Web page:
The ascertainment of groundwater levels is based on data taken from 1496 groundwater measurement sites (piezometers) of the Berlin State Groundwater Service and the Berlin Water Utility of May 2009. In addition, measurement data from the Brandenburg State Environmental Agency and water-supply companies in the areas surrounding Berlin were integrated into the process.
Areas in Berlin with confined potentiometric surfaces were investigated using the digital information on hydro-geological sections of the Geological Atlas (SenStadt 2002) of Berlin, as well as selected bores from the drilling archives (cf. Fig. 6). At these measurement points, it was not the water levels, but rather the lower surfaces of the aquitards that were ascertained digitally. Drillings and additional depth-related information from the stock of hydro-geological maps were also used for areas in the surrounding countryside in Brandenburg which are within the “Berlin Special Sheet-Lines” area (ZGI 1983).
Moreover, numerous auxiliary support points for water elevations along the surface waters were included in the determination of the regional distribution of the potentiometric surface. These points were used only in areas undisturbed by water-utility activity. In Berlin, such locations are found exclusively in the outlying areas (e.g. along the Dahme or the upper Havel). The reason for the inclusion of these support points is to avoid calculating groundwater levels above the table along these waters. Thus, even such small streams as the Große Kuhlake in the Spandau Forest or the Tegel or Neuenhagen Mill Streams (Erpe) were considered in this context.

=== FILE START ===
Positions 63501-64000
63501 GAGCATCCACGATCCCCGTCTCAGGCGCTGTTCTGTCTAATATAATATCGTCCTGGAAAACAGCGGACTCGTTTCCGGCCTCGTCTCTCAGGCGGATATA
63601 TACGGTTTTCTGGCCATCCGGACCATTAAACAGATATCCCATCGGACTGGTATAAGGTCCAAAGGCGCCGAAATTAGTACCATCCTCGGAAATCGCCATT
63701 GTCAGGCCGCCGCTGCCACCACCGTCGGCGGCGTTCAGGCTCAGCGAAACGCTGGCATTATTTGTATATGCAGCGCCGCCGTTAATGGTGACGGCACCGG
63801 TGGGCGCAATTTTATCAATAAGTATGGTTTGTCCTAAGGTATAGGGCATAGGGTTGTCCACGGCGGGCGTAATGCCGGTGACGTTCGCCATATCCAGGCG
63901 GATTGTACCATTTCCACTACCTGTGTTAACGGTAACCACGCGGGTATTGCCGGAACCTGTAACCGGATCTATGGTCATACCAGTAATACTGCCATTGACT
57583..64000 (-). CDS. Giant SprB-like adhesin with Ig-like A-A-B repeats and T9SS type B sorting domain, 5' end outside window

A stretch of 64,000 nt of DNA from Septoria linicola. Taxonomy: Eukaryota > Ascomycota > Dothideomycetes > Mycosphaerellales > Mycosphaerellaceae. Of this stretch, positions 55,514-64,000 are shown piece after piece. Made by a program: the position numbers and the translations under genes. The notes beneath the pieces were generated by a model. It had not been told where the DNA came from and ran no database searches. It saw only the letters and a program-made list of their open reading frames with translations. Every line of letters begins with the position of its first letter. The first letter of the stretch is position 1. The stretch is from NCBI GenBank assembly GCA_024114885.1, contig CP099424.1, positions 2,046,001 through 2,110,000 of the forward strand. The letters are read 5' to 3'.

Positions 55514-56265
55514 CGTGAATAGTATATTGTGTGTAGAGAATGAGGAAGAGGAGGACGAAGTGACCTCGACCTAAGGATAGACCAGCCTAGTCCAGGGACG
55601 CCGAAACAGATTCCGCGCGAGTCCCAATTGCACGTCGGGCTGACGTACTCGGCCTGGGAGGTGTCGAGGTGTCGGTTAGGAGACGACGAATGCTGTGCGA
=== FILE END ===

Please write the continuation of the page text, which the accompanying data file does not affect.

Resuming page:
The derivation of the two-dimensional information on groundwater confinement here described is based on the one hand on the existing invariant data on the spatial distribution of subsurface aquifers and aquitards, and on the other, on the data, which is variant in time, on the free top surface of the groundwater in areas without impeding surface layers for the near-surface groundwater. Since the level of the unconfined potentiometric surface can vary in Berlin by several decimeters, depending on the time intervals of comparison, it is also possible that there could be an area marked as “unconfined” in May 2006 which could prove to be “confined” in May 2009, and vice-versa.
For this reason, the above-mentioned analysis of the spatial distribution of groundwater confinement had to be checked with the aid of the information on the groundwater levels in May 2009, or repeated. The result is shown in Fig. 6.